(At present I’m using almost no wire, as I’m connecting directly each end of the inductors and capacitors to the output wire of my mono amps and to the push tabs of the Maggie panels; for the negative end of the panels i’m using solid core, enameled 12ga copper for woofer and 15ga for tweeter.)

(NOTE ON CLAMPING WIRES. For those of you who may be interested, I always prefer clamping 2 wires together than soldering them. To do that, I use small metallic cylinders (generally brass), plastic insulated, with two small screws on each side, which are perpendicular to the cylinder axis. There come in virtually every size, and are commonly used by electricians, at least in Spain. So you put the wires to be connected (two or more of them) into a cylinder of the suitable diameter (the lower the better), then simply tighten the screws as much as you want, with the only caution not to break the wires. Notice that the connection is good because you have the wires strongly pushed to each other, so you don't depend on the quality of the brass. I'm using them almost everywhere, including mains connections, to very good results. They are great, and of course all connections can be easily reversed. See more on these screw/crimp connectors here, and a photo here)


After some doubts, I finally chose Ansar Supersound polypropylene axial capacitors for the replacement. Ansar caps are highly regarded among audiophiles, especially in Europe, where they are well-known, and are used by some top-notch speaker companies (Proac is a good instance).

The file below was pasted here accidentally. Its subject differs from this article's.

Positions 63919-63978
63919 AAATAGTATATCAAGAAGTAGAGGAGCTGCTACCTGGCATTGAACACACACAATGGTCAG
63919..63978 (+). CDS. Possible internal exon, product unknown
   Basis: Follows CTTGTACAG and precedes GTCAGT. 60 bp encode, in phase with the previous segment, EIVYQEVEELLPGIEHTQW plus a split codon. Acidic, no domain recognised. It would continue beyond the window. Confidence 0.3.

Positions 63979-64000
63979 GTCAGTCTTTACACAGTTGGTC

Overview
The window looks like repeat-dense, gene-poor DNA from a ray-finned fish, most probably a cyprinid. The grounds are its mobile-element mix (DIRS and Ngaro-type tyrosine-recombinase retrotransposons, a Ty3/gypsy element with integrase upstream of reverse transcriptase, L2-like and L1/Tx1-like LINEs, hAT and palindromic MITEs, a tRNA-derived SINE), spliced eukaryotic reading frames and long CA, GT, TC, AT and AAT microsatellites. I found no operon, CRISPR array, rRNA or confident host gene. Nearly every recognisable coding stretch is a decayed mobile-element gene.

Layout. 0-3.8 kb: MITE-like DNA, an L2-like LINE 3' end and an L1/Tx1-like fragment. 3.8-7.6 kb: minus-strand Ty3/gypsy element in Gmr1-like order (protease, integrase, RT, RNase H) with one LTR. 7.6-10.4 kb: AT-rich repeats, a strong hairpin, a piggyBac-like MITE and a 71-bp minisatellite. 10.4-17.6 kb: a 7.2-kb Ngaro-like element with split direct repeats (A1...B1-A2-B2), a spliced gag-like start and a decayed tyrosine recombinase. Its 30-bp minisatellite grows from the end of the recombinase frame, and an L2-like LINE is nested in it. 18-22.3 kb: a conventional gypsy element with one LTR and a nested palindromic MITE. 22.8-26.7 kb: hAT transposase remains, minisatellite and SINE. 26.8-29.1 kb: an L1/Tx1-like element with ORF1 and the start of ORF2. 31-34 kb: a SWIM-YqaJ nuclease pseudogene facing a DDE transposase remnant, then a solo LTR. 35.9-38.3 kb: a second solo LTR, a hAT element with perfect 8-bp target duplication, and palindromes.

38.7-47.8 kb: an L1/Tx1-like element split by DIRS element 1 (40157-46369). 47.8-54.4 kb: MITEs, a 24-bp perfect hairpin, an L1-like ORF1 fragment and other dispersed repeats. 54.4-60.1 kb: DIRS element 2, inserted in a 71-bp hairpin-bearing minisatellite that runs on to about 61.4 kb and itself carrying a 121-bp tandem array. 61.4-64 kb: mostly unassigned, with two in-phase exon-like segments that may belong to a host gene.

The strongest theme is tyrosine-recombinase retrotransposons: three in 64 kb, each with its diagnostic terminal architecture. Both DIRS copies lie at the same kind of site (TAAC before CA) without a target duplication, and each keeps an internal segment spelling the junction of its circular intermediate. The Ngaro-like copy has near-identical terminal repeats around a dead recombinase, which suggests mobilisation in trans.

My Ansar caps are just one 22uF and one 25uF for each Maggie, and just 5x4 cm size, which allowed me to install them on the same place of my former stock caps, with no need of an external xover, so avoiding additional wiring and connections, as well as the smearing time and microphony problems involved in using several caps instead of one for each value; besides, there is room left for replacing the inductor for a better one. Also, they are 400v, for high voltage caps tend to sound better.

After a few days of almost continuous playing, the main sonic results of replacing the stock caps by Ansar ones were these: much more low level detail, a much fuller (although not particularly bigger) soundstage, and more natural timbres for almost all instruments (including human voices); all kinds of music now sound more transparent, with more immediacy and cohesiveness.